A shopper in Los Angeles pepper-sprayed her competition for an Xbox and scuffles broke out elsewhere around the U.S. as bargain-hunters crowded stores in an earlier-than-usual start to the madness known as Black Friday.
For the first time, chains such as Target, Best Buy and Kohl’s opened their doors at midnight on the most anticipated shopping day of the year. Toys R Us opened for the second straight year on Thanksgiving itself. And some shoppers arrived with sharp elbows.
Near Muskegon, Mich., a teenage girl was knocked down and stepped on several times after getting caught in the rush to a sale in the electronics department at a Walmart store. She suffered minor injuries.
On Thanksgiving night, a Walmart in Los Angeles brought out a crate of discounted Xboxes, and as a crowd waited for the video game players to be unwrapped, a woman fired pepper spray at the other shoppers “in order to get an advantage,” police said.
Ten people suffered cuts and bruises in the chaos, and 10 others had minor injuries from the spray, authorities said. The woman got away in the confusion, and it was not immediately clear whether she got an Xbox.
On Friday morning, police said, two women were injured and a man was charged after a fight broke out at an upstate New York Walmart. A man was arrested in a scuffle at a jewelry counter at a Walmart in Kissimmee, Fla.
In Snohomish County, shoppers were busy, but not vicious.
I-5 slowed to a crawl late Thursday night near 164th Street SW as shoppers prepared to head for Alderwood mall or Walmart.
On Friday, stores were busy.
Diana Chin avoided shopping in the wee hours, but she did get up before 7 a.m. to browse Fred Meyer in Everett. “This is the best store for us,” she said. “There is no need to get up early.”
Fred Meyer, which annually offers a free board game for each one purchased, stationed plenty of workers in the toy section,
Wal-Mart spokesman Greg Rossiter said Friday it was safe at most of its nearly 4,000 U.S. stores, but there were “a few unfortunate incidents.”
The incidents were attributed to two converging Friday trends: Crowds are getting bigger as stores open earlier and stay open later. At the same time, cash-strapped shoppers are competing for deals on a small number of gifts that everybody wants — tablet computers, TVs and game consoles like Xbox, Nintendo 3S and Wii.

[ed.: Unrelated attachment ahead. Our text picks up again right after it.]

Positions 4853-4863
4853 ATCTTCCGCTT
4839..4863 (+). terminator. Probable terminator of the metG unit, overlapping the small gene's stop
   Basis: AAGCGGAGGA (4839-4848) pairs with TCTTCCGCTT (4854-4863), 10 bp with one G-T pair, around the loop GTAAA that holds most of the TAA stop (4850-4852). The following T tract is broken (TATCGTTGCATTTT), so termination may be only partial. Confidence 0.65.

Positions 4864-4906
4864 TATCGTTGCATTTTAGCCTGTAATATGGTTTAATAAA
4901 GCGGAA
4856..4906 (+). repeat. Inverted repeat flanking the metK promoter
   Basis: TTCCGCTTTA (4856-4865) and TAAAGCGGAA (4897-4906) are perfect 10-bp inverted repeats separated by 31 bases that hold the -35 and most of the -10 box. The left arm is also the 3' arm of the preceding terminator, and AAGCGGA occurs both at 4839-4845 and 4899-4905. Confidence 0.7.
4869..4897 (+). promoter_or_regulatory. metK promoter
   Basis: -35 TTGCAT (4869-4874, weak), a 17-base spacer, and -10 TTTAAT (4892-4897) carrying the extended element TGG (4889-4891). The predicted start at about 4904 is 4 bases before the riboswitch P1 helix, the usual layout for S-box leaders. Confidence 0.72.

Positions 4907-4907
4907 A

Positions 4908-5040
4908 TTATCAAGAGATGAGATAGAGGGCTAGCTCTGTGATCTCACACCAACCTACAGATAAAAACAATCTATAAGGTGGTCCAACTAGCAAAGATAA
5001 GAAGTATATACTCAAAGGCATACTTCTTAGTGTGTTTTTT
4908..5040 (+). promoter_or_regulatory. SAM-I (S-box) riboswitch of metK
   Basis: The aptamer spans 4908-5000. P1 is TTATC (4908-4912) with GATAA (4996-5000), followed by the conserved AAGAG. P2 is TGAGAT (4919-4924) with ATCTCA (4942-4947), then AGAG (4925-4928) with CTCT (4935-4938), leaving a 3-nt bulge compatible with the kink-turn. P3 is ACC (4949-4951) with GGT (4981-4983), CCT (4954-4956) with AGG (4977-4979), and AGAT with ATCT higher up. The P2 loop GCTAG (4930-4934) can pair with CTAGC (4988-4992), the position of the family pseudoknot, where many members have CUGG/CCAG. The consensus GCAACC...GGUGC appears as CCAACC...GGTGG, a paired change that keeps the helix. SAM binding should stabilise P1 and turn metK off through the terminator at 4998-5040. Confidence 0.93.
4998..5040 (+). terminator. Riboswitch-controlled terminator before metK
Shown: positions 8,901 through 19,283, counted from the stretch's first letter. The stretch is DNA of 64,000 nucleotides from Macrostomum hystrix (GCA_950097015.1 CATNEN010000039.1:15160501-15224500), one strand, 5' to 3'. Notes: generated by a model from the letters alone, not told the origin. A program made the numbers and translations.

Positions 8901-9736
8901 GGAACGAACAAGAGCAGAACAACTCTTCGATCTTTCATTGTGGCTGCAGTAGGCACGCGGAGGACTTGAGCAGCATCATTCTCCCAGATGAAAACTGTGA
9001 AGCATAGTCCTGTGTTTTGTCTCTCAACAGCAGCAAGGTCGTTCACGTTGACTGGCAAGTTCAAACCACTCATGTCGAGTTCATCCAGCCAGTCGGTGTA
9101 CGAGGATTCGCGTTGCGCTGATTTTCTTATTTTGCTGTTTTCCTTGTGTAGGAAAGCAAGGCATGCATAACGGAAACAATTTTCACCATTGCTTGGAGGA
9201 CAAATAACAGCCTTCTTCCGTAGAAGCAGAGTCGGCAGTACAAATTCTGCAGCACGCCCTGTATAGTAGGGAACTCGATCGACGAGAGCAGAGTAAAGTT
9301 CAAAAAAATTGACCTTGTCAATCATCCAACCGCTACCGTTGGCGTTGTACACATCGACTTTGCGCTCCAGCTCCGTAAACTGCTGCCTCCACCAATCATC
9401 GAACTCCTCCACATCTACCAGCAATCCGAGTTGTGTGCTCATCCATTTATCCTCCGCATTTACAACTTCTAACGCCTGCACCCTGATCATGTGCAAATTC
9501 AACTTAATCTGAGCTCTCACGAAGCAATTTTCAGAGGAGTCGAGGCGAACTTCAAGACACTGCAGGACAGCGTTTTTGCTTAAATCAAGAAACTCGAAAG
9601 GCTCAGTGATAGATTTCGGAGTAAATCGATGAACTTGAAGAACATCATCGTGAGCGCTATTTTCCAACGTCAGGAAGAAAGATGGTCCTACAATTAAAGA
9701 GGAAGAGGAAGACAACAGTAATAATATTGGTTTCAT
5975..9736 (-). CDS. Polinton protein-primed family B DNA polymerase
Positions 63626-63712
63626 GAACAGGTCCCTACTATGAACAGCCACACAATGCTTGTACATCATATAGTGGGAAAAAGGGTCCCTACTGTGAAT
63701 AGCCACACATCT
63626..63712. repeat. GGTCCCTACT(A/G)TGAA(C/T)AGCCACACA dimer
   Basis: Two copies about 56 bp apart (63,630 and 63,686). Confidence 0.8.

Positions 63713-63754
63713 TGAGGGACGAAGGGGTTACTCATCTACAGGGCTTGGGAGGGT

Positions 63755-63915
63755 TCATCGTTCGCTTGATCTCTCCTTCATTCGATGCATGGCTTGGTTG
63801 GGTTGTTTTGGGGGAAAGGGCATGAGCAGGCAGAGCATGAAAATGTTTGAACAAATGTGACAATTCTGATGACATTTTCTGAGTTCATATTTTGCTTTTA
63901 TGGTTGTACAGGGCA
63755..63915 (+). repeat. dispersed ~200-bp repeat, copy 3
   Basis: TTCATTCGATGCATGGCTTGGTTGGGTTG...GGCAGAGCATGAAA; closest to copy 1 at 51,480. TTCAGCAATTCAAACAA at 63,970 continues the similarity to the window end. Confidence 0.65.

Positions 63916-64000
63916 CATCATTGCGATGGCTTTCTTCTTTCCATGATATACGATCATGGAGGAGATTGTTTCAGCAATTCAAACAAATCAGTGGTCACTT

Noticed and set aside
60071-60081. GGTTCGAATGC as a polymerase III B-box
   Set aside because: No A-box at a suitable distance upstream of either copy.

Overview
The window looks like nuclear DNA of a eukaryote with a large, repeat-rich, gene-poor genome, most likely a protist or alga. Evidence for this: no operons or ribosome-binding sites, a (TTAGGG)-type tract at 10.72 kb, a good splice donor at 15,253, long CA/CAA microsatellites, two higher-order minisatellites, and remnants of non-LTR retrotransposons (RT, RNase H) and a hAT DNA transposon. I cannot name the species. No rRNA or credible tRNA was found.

That’s a shift from years past, when there was a wider range of must-have items.
“The more the people, the more the occurrences,” said Marshal Cohen, chief industry analyst with market research firm The NPD Group.
A record number of shoppers are expected this weekend to take advantage of discounts of up to 70 percent. For three days starting Friday, 152 million people are expected to shop, either online or in stores, an increase of about 10 percent from last year, according to the National Retail Federation.
Thanksgiving weekend, particularly Friday, is huge for retailers. Over the past six years, Friday was the biggest sales day of the year, and it is expected to keep that crown this year, though shoppers seem to be procrastinating more every year, and the fate of the holiday season is increasingly coming down to the last few days before Christmas.
Last year, the Thanksgiving shopping weekend accounted for 12.1 percent of overall holiday sales, according to ShopperTrak, a research firm. Black Friday made up about half of that.
ShopperTrak is expected to release sales data Saturday on how Friday fared, but a better picture will emerge when major retailers report their November sales figures next Thursday.
In addition to opening earlier than usual this year, some stores offered to match their competitors’ prices, rolled out layaway programs or offered more door-buster deals than last year.
Emmanuel Merced and his brother showed up at a Best Buy in New York at 3 p.m. Wednesday so they could be the first in line when it opened at midnight Thursday to grab a Sharp 42-inch TV for $199.99, a PlayStation 3 with games for $199.99 and wireless headphones for $30.
Merced said he likes camping out for Black Friday and figured he saved 50 percent.
“I like the experience of it,” said Merced, who plans to spend $3,000 to $4,000 on gifts this season.